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War Secrets in the Ether Paperback – April 1, 1994

ISBN-13: 978-0894122330 ISBN-10: 0894122339 Edition: Revised

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Product Details

  • Paperback: 244 pages
  • Publisher: Aegean Park Pr; Revised edition (April 1994)
  • Language: English
  • ISBN-10: 0894122339
  • ISBN-13: 978-0894122330
  • Product Dimensions: 0.8 x 8.8 x 11 inches
  • Shipping Weight: 1.6 pounds
  • Average Customer Review: 3.0 out of 5 stars  See all reviews (1 customer review)
  • Amazon Best Sellers Rank: #3,268,441 in Books (See Top 100 in Books)

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3 of 4 people found the following review helpful By Richard T. Leitner on October 5, 2011
Format: Paperback Verified Purchase
Because the book is fairly detailed (though mostly this is because of the many anecdotal stories told by the author), I opted to give it three stars. I was tempted to give it two stars, and here is why: Flicke certainly delves into the nitty gritty of the German Signal Intelligence forces, providing stories and examples from virtually every front in Europe and most countries Allied and Axis alike. He deftly tells how he believes that this SIGINT affected the surrounding battles and campaigns. But I was hoping for a more technically oriented documentation of exactly WHAT crypto systems were broken and at least a brief treatment of how they were broken. This is not to be found in Flicke's tome. I'm not looking for a mathematically rigorous treatment of codebreaking, but Flicke speaks virtually not at all about what types of systems the Germans broke, whether friend or foe.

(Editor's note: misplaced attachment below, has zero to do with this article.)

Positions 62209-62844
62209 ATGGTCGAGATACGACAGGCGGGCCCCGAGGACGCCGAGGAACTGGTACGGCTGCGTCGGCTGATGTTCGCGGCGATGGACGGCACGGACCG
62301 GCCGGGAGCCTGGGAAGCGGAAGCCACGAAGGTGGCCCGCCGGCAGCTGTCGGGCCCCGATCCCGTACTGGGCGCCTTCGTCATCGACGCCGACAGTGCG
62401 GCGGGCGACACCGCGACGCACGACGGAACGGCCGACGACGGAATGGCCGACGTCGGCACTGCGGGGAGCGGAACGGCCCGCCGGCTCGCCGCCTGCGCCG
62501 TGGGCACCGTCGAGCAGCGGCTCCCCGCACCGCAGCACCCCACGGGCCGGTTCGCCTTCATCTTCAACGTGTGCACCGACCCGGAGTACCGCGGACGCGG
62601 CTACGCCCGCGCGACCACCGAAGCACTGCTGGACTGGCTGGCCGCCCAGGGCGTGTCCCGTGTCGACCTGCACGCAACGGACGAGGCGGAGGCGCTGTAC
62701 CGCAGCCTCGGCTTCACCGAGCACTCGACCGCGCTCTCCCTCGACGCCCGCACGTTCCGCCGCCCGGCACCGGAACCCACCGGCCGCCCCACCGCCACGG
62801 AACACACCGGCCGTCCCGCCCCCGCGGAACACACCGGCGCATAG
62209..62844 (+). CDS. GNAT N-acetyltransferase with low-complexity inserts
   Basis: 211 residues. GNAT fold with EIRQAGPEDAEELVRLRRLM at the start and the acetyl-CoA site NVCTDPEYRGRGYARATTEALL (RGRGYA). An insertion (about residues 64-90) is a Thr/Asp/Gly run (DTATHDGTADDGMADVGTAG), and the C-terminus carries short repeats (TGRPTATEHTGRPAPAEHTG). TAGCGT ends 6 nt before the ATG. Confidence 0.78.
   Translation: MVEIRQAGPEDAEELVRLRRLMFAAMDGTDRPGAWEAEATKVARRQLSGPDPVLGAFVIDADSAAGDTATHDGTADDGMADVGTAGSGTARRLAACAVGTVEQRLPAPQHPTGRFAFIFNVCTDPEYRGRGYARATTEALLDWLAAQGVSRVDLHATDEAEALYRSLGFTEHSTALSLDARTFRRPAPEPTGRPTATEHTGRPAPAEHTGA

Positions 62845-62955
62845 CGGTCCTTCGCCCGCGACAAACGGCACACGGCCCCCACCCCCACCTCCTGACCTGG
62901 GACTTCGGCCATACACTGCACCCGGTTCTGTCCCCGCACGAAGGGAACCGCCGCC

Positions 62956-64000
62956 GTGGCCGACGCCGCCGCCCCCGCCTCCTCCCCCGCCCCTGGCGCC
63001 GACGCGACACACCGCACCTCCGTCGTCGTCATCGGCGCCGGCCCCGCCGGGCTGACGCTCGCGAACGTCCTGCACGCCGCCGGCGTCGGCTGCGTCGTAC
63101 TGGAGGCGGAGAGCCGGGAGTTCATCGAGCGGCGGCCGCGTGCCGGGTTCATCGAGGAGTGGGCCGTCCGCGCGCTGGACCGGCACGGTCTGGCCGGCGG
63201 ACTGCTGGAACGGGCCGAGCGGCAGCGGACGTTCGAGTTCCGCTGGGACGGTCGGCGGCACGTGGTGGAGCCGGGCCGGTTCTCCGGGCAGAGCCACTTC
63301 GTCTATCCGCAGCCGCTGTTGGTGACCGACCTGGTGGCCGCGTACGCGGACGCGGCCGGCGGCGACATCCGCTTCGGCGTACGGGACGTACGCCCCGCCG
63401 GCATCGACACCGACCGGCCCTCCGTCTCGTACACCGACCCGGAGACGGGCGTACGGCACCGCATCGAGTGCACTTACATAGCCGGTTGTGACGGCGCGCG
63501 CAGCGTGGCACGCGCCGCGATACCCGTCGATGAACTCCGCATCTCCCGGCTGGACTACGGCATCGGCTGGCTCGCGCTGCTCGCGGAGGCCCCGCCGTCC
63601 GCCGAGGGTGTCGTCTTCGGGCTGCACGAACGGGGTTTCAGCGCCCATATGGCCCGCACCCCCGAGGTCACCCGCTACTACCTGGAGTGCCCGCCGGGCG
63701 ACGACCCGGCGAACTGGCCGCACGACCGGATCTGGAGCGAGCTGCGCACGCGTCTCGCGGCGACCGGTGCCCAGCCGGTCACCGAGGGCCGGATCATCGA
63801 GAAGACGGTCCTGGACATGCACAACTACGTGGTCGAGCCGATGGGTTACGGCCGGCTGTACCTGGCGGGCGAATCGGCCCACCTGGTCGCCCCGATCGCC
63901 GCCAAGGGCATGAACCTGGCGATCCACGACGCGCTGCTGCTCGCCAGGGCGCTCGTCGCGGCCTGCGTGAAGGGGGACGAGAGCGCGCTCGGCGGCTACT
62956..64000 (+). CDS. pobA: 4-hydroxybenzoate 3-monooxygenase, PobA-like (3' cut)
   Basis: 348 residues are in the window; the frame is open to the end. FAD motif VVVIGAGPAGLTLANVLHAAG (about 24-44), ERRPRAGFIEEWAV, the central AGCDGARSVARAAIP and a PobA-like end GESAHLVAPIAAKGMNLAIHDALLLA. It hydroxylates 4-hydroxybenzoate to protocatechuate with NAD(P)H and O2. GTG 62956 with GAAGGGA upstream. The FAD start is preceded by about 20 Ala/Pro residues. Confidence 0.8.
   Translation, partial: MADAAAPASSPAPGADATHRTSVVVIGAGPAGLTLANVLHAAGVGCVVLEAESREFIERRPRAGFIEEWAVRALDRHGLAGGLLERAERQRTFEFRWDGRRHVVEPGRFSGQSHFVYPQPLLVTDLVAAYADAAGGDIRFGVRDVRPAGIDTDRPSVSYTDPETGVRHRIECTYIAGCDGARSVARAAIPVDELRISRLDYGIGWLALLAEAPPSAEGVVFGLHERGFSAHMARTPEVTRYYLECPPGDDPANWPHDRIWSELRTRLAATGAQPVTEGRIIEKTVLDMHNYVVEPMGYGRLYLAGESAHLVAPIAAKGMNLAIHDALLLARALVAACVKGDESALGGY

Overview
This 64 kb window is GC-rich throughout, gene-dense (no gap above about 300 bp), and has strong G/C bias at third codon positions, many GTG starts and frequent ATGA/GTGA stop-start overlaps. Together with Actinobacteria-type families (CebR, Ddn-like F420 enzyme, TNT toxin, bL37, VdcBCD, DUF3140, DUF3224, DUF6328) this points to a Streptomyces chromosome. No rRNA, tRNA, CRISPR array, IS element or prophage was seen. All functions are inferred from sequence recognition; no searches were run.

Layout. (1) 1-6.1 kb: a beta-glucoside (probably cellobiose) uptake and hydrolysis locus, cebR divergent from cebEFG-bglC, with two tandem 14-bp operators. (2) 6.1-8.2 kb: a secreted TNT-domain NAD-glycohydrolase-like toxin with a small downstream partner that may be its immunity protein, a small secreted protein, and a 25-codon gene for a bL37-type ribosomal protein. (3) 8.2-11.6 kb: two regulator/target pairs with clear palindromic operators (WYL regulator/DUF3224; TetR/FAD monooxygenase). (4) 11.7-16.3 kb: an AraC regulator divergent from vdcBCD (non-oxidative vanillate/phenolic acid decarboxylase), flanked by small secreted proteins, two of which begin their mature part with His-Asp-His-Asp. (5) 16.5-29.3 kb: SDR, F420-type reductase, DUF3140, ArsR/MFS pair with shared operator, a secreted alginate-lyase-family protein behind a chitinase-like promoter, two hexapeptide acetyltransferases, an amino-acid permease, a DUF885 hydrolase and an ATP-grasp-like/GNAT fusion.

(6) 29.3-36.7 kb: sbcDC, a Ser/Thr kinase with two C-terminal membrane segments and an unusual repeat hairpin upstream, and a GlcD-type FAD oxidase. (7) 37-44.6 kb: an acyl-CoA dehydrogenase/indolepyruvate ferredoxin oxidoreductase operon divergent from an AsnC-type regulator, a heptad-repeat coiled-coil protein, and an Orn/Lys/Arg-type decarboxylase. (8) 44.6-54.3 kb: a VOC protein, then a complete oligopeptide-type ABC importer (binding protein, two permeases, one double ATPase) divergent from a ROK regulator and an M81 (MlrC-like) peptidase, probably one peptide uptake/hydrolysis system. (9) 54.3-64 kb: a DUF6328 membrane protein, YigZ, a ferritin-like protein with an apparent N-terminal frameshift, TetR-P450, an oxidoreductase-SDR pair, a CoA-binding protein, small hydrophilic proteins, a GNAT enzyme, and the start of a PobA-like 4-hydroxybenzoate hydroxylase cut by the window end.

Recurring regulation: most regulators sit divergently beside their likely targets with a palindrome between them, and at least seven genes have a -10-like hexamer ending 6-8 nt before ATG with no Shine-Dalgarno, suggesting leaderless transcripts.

To be fair, he is very objective in pointing out the failures of both the senders and interceptors of signals, making a point about the fact that the very mistakes which the Russians made on the eastern front and allowed the Germans an advantage were repeated by the Germans on the western front. He also makes a good case for the development of integrated intelligence evaluation, something the Allies (grudgingly, in some cases) accomplished but which the Nazis utterly failed to do.
Be forewarned that this book is not exclusively focused on WWII. It also covers the First World War and the period between the wars, though not in as much detail. Another complaint is that much of the more "amazing" revelations in this book are actually covered far more extensively and rigorously in other books.
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